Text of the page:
Study: Climate change affects the mental health of young people in Oregon

Anger. Guilt. Shame.

Young people in Oregon say they are experiencing these emotions as they deal with the effects of climate change, according to a study released by the Oregon Health Authority on Tuesday.

The agency’s report, Climate Change and Youth Mental Health in Oregon, highlights how extreme weather events such as fires, heat waves, snowstorms and droughts create fear, frustration and despair among young people. OHA collaborated with the Suicide Prevention Unit at the University of Oregon to organize virtual discussion groups with people between the ages of 15 and 25, and interviewed professionals working in mental health, education, and public health.

“We want to see more youth mental health support in schools and in our communities,” said Mecca Donovan, a 23-year-old from Eugene. “We want to see young people invited to the table and make decisions.”

Donovan, who helped organize the discussion group, said he wants to see more responsibility and acceptance of the challenges facing young people.

Thousands of young climate activists and supporters in the area marched from downtown Portland on May 20, 2022. The Oregon Health Authority released a report Tuesday that outlines the impact of climate change on the mental health of young people in Oregon.

Kristyna Wentz-Graff / OPB

One of the main conclusions of the report said that young people often feel marginalized by older generations and are not taken seriously by the elected.

“The burnout is very, very bad,” said Eliza Garcia, a recent graduate in political science at the UO. “I think that’s the biggest thing I’ve ever felt in the movement, and the biggest thing I’ve talked about other people my age or younger than me, is just the burning out of feeling like ‘I’m just doing this.’

Garcia said he felt pressured to turn his attention to climate change because more action was needed.

“I felt like I needed to work on that a lot and I liked it a lot:‘ If I’m not working on this topic right now, what am I doing? ’” He said.

Garcia said he has ruled out events and opportunities to fight climate change and that the pressure has affected his mental health. He said he is particularly concerned about young activists.

“Now, you know, there are kids like middle school, high school, who are getting into that, and when you start that young person, I see that these kids are already smoking and they’re not even 20 yet,” he said.

Andres De La Rosa-Hernandez, 25, is a peer support specialist in Mondragón. It provides support to people between the ages of 14 and 25 and helps them with the life changes or problems they are experiencing. One of the main concerns is that young people receive all the information about climate change on social media.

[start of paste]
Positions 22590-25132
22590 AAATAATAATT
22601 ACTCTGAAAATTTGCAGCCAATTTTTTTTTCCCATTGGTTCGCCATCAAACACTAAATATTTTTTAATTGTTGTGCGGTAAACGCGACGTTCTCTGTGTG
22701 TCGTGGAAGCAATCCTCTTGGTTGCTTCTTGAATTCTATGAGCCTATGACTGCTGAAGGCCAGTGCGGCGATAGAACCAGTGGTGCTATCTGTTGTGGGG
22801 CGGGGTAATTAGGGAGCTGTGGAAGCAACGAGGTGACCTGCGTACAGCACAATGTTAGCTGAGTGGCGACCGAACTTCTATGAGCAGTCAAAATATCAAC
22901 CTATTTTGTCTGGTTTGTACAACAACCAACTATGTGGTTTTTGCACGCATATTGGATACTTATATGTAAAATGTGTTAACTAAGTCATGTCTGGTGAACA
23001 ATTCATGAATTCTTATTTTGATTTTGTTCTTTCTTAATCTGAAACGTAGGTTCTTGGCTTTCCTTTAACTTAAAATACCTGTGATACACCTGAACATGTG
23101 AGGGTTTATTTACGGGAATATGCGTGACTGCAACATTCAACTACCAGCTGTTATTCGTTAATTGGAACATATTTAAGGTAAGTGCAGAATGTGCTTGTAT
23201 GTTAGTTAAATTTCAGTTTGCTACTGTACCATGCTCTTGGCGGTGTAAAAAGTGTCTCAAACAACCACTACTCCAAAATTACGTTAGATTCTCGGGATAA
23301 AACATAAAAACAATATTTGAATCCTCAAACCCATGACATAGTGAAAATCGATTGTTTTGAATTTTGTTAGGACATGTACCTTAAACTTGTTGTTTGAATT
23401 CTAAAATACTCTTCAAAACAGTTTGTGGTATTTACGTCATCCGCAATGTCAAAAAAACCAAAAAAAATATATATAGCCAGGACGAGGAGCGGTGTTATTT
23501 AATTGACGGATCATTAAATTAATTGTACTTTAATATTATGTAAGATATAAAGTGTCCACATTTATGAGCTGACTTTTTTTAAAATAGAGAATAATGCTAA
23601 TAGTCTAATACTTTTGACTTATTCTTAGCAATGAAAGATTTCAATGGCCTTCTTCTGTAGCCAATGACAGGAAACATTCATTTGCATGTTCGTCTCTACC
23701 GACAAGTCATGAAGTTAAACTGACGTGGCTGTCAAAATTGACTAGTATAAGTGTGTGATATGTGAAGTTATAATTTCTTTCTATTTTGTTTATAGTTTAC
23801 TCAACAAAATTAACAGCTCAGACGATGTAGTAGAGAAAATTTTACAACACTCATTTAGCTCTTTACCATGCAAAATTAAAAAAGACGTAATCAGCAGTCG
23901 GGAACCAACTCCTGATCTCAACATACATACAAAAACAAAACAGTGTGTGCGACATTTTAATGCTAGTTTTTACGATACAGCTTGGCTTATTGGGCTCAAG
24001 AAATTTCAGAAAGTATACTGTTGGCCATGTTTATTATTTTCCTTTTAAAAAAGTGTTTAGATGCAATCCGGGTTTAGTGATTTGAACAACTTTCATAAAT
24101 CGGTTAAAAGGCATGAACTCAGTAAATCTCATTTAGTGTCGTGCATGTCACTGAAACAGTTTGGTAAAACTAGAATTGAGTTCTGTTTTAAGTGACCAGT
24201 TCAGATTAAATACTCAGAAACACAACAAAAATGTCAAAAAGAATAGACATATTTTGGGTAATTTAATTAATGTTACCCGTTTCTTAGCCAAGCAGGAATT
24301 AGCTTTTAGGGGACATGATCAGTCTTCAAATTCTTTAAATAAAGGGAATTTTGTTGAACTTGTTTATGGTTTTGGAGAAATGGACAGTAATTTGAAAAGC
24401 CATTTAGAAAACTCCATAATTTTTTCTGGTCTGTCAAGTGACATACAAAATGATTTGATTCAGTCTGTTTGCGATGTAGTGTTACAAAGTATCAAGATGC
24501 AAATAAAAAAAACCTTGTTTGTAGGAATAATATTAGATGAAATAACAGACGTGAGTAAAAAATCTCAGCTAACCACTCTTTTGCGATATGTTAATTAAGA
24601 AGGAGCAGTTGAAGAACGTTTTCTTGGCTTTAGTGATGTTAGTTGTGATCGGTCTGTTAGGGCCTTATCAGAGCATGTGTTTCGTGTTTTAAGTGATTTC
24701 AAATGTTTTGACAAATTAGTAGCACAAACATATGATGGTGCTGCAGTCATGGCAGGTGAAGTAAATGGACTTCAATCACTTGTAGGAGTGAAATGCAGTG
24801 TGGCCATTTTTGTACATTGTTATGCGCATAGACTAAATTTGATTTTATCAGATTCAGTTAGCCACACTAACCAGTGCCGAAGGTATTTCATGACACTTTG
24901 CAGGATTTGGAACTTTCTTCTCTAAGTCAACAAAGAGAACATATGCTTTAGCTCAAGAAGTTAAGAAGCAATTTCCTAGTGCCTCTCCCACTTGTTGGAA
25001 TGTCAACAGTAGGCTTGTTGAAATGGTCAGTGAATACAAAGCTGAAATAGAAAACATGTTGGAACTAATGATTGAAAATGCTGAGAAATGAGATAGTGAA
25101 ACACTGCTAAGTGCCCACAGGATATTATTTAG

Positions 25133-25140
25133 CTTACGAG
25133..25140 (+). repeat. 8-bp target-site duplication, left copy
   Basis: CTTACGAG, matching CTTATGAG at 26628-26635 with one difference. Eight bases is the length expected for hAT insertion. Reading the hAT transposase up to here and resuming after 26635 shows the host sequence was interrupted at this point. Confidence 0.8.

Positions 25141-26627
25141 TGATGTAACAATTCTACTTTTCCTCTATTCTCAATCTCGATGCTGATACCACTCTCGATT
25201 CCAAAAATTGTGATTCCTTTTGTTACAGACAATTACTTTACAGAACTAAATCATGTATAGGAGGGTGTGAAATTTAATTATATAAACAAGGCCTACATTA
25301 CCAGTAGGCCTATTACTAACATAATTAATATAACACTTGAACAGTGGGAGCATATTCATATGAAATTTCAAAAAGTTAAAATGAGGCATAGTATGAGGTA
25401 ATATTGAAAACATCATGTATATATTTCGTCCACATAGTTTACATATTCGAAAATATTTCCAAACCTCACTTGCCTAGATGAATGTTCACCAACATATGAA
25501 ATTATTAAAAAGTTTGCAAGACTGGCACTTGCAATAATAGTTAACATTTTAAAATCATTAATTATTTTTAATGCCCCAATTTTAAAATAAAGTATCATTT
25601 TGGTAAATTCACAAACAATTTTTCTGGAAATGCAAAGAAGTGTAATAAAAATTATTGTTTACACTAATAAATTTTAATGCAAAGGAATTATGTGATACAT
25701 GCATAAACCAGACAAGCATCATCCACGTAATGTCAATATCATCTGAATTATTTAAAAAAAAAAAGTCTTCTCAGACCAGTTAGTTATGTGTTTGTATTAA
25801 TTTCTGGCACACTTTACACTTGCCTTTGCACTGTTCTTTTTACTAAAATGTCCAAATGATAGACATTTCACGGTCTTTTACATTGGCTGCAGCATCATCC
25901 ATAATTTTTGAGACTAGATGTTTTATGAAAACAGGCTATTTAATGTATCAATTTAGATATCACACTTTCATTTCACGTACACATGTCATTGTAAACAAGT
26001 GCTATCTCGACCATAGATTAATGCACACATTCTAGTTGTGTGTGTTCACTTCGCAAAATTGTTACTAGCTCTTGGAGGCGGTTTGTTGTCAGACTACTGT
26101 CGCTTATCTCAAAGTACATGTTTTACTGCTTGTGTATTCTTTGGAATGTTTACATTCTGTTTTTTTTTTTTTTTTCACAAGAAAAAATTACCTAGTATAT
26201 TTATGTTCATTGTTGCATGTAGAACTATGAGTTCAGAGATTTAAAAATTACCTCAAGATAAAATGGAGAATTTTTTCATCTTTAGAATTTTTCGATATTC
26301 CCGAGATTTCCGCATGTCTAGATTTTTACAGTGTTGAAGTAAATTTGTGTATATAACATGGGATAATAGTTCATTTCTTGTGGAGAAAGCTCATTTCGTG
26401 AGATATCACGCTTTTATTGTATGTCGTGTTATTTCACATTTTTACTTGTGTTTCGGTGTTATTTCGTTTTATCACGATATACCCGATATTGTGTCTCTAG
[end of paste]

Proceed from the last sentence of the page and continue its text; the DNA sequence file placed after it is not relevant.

“They see an article about melting ice caps or raising water, making it so hard for them to focus on everything they’re working on when they think about how the world is ending around them,” De La Rosa-Hernandez said. he said.

He said he felt the same burning even though he had to deal with many at the same time. Most people in his circle feel the same way.

Shayanne Summers holds her dog Toph wrapped in a blanket after spending several days in a store at an evacuation center at Milwaukie-Portland Elks Lodge on Sunday, September 13, 2020, in Oak Grove, Ore.

Shayanne Summers holds her dog Toph wrapped in a blanket after being in a store at an evacuation center at the Milwaukie-Portland Elks Lodge on Sunday, September 13, 2020, in Oak Grove, Ore. “It’s pretty nice here. You could almost think it’s camping and forget about everything else, almost,” Summers said of staying in downtown after being evacuated from Molalla, Oregon, which was threatened by Riverside Fir.

John Locher / AP

It’s a conversation he has had with his wife over and over again about whether they want to have children and what their future will be like. De La Rosa-Hernandez said they are wondering if they really want to bring a child into such a dubious world.

Another emotion that De La Rosa-Hernandez deals with is the guilt of the survivors. In the 2020 Labor Day fires, he received messages from friends saying the houses were on fire or needed to be evacuated. This prompted him to pack up and get ready to go, but his surroundings did not have to be evacuated.

“Although I was very grateful to the universe for not having to be evacuated, I didn’t lose all my things, I stopped at all the things I lost and thought and I ended up with the culprit of a survivor ‘why was it me?’ he said, “Is it just the area where I live? Why did the universe punish them in some way and not me?”

Julie Early Sifuentes, OHA program manager and lead author of the study, said the report is designed to raise the voices of young people and help them better understand what steps are needed to help young people feel hopeful. The report said it hopes to create dialogue between families and local organizations and inform state and city agency policy decisions.

The OHA completed the report in accordance with Executive Order 20-04 of Prime Minister Kate Brown, which directs the state agency to act on and regulate greenhouse gas emissions and to study the adverse effects of climate change. The report concluded the importance of sharing the power to make decisions about climate and mental health policies and solutions. He also suggested increasing funding for mental health services to be provided to schools and communities in need.


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